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 P: n/a Hello All, Once again another question. :) This time I would like to understand why one needs to overload the [ ] operator to access objects in array format? Example code: class A { { }; class B { private: A array; A* pA = array; public: A& operator [ ] (int i) { return pA[i]; } //Line 1: void do_something(void) { A a; a = pA; } //Line 2 }; Why do I need Line 1? Since pA is a pointer of type A, can I not directly access "array members" using simple pointer arithmetic? i.e. without declaring Line 1, use Line 2 or equivalently use the below statement to replace Line 2 a = *(pA + 2); I'm sure I'm missing something. Can someone please point out my misconception? Thanks again in advance! Kush Nov 13 '06 #1
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 P: n/a Kush wrote in message <11**********************@m7g2000cwm.googlegroups. com>... >Hello All,Once again another question. :)This time I would like to understand why one needs to overload the [ ]operator to access objects in array format?Example code:class A { };class B {private:A array;A* pA = array;public:A& operator [ ] (int i) { return pA[i]; } //Line 1:void do_something(void) { A a; a = pA; } //Line 2 };Why do I need Line 1? Since pA is a pointer of type A, can I notdirectly access "array members" using simple pointer arithmetic?i.e. without declaring Line 1, use Line 2or equivalently use the below statement to replace Line 2a = *(pA + 2);I'm sure I'm missing something. Can someone please point out mymisconception?Thanks again in advance!Kush One good reason might be: to check the index for range. A& operator [ ] ( int i ) { if( i < 0 || i 9 ){ throw std::out_of_range();} // or 'assert', or ? return pA[ i ]; } //Line 1: -- Bob R POVrookie Nov 13 '06 #2

 P: n/a Kush wrote: Hello All, Once again another question. :) This time I would like to understand why one needs to overload the [ ] operator to access objects in array format? Example code: class A { { }; class B { private: A array; A* pA = array; public: A& operator [ ] (int i) { return pA[i]; } //Line 1: void do_something(void) { A a; a = pA; } //Line 2 }; Why do I need Line 1? Since pA is a pointer of type A, can I not directly access "array members" using simple pointer arithmetic? Line 1 is there to access the array from the outside world. You don't need the pointer pA at all. array already decays to a pointer anyways. > i.e. without declaring Line 1, use Line 2 or equivalently use the below statement to replace Line 2 a = *(pA + 2); There is no need: A a = array; will do Try something like this, although a std::vector would be more usefull: #include #include class A { }; template< typename T , const size_t Size > class B { T array[Size]; public: A& operator [ ] (size_t i) { if(i < 0 || i Size - 1) throw std::out_of_range("array out of bounds"); return array[i]; } void do_something() { T a; a = array; } }; int main() { try { B< A, 10 b; // A a = b; // throws b.do_something(); } catch( const std::exception& r_e ) { std::cerr << "Error: "; std::cerr << r_e.what() << std::endl; } } ___ Note that a std::vector has an at(...) member function that does the range_check for you. Its so much easier to do the above with a vector. #include #include #include template< typename T > class B { std::vector< T vt; public: B(size_t size, const T& t = T()) : vt(size, t) { } // ctor T& operator[](size_t i) { return vt.at(i); } void do_something() { vt.at(2) = 33.3; } }; int main() { try { B< double b( 5, 11.1 ); // A a = b; // throws b.do_something(); for(size_t i = 0; i < 10; ++i) { std::cout << "b[" << i << "] = "; std::cout << b[i] << std::endl; } } catch( const std::exception& r_e ) { std::cerr << "Error: "; std::cerr << r_e.what() << std::endl; } } /* b = 11.1 b = 11.1 b = 33.3 b = 11.1 b = 11.1 */ Nov 13 '06 #3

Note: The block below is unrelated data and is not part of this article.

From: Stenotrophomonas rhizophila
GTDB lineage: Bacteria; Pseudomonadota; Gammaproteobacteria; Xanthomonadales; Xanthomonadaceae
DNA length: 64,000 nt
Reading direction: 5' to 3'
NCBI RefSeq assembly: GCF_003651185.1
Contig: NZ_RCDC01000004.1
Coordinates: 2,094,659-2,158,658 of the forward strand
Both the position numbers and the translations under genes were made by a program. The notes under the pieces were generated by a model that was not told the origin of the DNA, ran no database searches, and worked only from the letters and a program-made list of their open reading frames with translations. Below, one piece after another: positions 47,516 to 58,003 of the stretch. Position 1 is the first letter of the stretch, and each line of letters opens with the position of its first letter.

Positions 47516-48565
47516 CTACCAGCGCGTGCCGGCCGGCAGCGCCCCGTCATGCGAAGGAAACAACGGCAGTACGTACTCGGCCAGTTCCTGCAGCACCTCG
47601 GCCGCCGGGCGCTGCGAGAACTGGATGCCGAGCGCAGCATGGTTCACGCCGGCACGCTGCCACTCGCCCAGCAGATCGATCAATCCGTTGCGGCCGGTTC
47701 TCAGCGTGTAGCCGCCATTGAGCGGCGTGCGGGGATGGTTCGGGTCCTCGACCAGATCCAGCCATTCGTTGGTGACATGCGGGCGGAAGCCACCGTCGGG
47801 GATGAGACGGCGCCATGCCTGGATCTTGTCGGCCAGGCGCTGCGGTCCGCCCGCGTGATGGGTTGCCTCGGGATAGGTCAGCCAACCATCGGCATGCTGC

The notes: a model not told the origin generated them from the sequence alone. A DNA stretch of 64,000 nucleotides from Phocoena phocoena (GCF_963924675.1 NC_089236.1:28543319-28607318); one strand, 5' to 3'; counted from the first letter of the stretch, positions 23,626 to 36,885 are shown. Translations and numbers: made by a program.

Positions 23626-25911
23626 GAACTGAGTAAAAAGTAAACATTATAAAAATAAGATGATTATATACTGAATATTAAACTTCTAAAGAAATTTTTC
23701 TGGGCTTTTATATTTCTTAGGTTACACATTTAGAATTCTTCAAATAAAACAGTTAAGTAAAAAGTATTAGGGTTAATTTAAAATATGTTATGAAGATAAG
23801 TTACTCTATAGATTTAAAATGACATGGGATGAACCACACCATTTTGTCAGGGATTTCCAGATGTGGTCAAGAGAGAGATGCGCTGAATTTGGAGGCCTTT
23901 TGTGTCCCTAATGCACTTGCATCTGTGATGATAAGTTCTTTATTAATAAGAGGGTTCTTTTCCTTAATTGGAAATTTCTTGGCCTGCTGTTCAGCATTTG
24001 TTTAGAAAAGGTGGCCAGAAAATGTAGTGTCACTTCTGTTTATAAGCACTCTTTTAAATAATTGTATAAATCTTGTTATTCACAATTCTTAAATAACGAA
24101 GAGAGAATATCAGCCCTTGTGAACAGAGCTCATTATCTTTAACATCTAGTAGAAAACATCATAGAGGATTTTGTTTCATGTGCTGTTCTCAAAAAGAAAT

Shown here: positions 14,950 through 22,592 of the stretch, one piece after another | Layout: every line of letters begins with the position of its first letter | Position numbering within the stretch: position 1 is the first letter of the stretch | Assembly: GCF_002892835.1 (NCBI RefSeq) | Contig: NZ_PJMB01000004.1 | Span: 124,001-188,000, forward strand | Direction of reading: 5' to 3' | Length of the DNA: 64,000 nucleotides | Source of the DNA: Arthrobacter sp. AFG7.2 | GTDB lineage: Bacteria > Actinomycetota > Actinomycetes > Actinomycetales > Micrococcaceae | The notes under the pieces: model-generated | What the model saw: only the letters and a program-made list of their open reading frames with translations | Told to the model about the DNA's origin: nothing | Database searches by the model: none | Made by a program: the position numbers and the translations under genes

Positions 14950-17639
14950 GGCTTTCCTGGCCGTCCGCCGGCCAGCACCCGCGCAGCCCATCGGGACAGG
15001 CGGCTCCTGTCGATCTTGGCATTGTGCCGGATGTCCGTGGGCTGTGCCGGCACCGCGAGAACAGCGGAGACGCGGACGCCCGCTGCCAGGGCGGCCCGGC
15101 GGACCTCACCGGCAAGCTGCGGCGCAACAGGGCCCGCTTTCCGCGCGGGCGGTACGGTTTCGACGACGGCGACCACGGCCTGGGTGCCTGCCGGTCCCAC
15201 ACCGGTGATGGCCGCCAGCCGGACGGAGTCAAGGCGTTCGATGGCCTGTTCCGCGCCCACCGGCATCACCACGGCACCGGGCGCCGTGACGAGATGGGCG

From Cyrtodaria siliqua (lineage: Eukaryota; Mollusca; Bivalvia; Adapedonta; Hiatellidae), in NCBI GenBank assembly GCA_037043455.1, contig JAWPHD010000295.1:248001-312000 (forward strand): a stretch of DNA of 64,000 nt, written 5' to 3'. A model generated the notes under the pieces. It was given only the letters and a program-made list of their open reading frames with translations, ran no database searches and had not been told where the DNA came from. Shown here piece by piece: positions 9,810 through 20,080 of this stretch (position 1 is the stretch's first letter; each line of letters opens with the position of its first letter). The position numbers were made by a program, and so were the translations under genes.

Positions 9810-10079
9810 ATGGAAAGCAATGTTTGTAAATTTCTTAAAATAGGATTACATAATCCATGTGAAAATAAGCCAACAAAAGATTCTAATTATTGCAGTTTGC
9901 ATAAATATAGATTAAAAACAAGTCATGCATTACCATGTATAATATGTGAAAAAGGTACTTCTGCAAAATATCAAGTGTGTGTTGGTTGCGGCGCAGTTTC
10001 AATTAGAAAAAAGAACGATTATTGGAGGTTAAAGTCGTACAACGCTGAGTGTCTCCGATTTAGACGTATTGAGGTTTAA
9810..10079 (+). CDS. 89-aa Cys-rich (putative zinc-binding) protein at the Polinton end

P: n/a Kush: This time I would like to understand why one needs to overload the [ ] operator to access objects in array format? The same reason why you have to eat with a spoon: You don't, but everyone's doing it. Example code: class A { { }; class B { private: A array; A* pA = array; public: A& operator [ ] (int i) { return pA[i]; } //Line 1: void do_something(void) { A a; a = pA; } //Line 2 }; Why do I need Line 1? Since pA is a pointer of type A, can I not directly access "array members" using simple pointer arithmetic? Within the class, yes you can. The operator[] you have provided is so that outside of the class, people can do: B obj; obj = ... ; i.e. without declaring Line 1, use Line 2 or equivalently use the below statement to replace Line 2 a = *(pA + 2); Both in C and in C++, the following: arr[i] is equivalent to: *(arr+i) which is equivalent to: *(i+arr) which is equivalent to: i[arr] -- Frederick Gotham Nov 13 '06 #4

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